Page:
I think this brings up an interesting point.  In American society we have come to view all people as the children of God.  That’s because we were all viewed as Christian.  But that’s not accurate in terms of Christian teaching.  We are all God’s creation, but we are not His begotten children.  Only Jesus is presented as the one and only begotten Son of God (monogenes).  Anyone who puts their faith in Jesus as the Christ enters God’s household as an adopted son.  “But when the set time had fully come, God sent his Son, born of a woman, born under the law, to redeem those under the law, that we might receive adoption to sonship.  Because you are his sons, God sent the Spirit of his Son into our hearts, the Spirit who calls out, ‘Abba, Father.’ So you are no longer a slave, but God’s child; and since you are his child, God has made you also an heir.”  Galatians 4.

God does offer all of mankind the invitation to become his sons through Jesus Christ.  The message of Christ began in the ME and through time has reached the end of the earth—America.  We are not the only nation on earth where Christians live.  We are one of the youngest.  Turkey, Egypt, Greece, Ethiopia, Lebanon, and many other nations have much older traditions in the Christian faith.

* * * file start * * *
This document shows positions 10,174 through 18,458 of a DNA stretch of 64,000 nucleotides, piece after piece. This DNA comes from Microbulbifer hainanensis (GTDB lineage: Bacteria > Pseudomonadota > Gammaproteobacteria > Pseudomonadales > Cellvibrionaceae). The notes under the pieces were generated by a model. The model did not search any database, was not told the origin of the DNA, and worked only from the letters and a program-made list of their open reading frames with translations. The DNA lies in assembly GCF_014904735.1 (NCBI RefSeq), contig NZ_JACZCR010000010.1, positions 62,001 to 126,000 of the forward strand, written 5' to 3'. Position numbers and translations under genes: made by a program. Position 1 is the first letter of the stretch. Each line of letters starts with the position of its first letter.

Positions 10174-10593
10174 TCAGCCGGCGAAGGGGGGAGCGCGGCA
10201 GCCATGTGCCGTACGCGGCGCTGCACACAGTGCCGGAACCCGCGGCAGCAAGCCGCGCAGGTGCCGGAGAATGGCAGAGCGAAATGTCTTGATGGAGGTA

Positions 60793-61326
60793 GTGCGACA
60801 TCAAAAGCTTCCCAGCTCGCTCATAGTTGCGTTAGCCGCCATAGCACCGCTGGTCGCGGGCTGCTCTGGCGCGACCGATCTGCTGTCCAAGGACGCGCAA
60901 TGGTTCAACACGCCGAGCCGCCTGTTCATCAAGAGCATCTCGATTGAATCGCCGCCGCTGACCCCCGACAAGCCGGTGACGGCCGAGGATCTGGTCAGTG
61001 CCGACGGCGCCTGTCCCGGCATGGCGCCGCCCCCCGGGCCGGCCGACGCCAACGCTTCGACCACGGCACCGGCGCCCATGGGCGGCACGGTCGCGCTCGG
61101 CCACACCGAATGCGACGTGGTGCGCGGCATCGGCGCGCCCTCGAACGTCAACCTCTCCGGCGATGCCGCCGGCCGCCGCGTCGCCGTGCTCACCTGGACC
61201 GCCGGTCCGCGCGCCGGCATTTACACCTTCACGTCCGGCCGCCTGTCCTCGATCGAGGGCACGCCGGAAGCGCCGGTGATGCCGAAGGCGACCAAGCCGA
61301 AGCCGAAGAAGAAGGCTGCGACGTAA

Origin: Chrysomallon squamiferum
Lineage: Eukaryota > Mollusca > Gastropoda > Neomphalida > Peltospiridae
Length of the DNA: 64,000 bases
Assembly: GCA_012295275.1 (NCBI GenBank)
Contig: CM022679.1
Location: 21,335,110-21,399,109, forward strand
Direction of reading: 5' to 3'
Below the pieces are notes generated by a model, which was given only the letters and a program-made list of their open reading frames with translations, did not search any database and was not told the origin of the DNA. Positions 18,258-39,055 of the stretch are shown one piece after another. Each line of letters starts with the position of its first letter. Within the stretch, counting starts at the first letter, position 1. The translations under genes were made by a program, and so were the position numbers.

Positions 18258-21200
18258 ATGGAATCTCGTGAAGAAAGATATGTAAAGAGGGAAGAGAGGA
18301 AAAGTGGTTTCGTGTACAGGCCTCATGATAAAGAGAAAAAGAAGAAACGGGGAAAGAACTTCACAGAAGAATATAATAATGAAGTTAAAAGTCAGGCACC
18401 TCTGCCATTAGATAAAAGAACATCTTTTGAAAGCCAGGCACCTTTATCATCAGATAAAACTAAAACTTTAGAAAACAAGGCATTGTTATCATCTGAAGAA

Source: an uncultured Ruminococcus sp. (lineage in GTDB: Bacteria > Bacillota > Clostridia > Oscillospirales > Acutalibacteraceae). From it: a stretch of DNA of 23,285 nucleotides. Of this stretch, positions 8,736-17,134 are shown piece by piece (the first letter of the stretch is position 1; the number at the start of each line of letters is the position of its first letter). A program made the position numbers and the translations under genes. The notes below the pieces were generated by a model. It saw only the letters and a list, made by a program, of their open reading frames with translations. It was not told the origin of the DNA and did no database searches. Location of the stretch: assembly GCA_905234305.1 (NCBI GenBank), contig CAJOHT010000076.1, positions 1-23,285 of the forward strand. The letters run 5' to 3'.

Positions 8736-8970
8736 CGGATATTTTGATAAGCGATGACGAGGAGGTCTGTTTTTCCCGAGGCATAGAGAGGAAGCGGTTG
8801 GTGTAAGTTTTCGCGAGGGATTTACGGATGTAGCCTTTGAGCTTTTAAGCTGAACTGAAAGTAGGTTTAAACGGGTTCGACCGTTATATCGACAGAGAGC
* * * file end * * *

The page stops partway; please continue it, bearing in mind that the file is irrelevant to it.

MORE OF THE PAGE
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Posted: 20 September 2013 12:12 PM   [ Ignore ]   [ # 15 ]
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Michelle D. - 30 August 2013 02:02 PM

Since we’re in a week-long conversation by now I’m about to give up. The “eternal” viewpoint is immune to challenge.

The Judeo-Christian view of the world has a 4,000 year history of scholars who have read, interpreted, commented on and studied the Scripture.  It is not simply a “bunch of superstition” that can easily be refuted.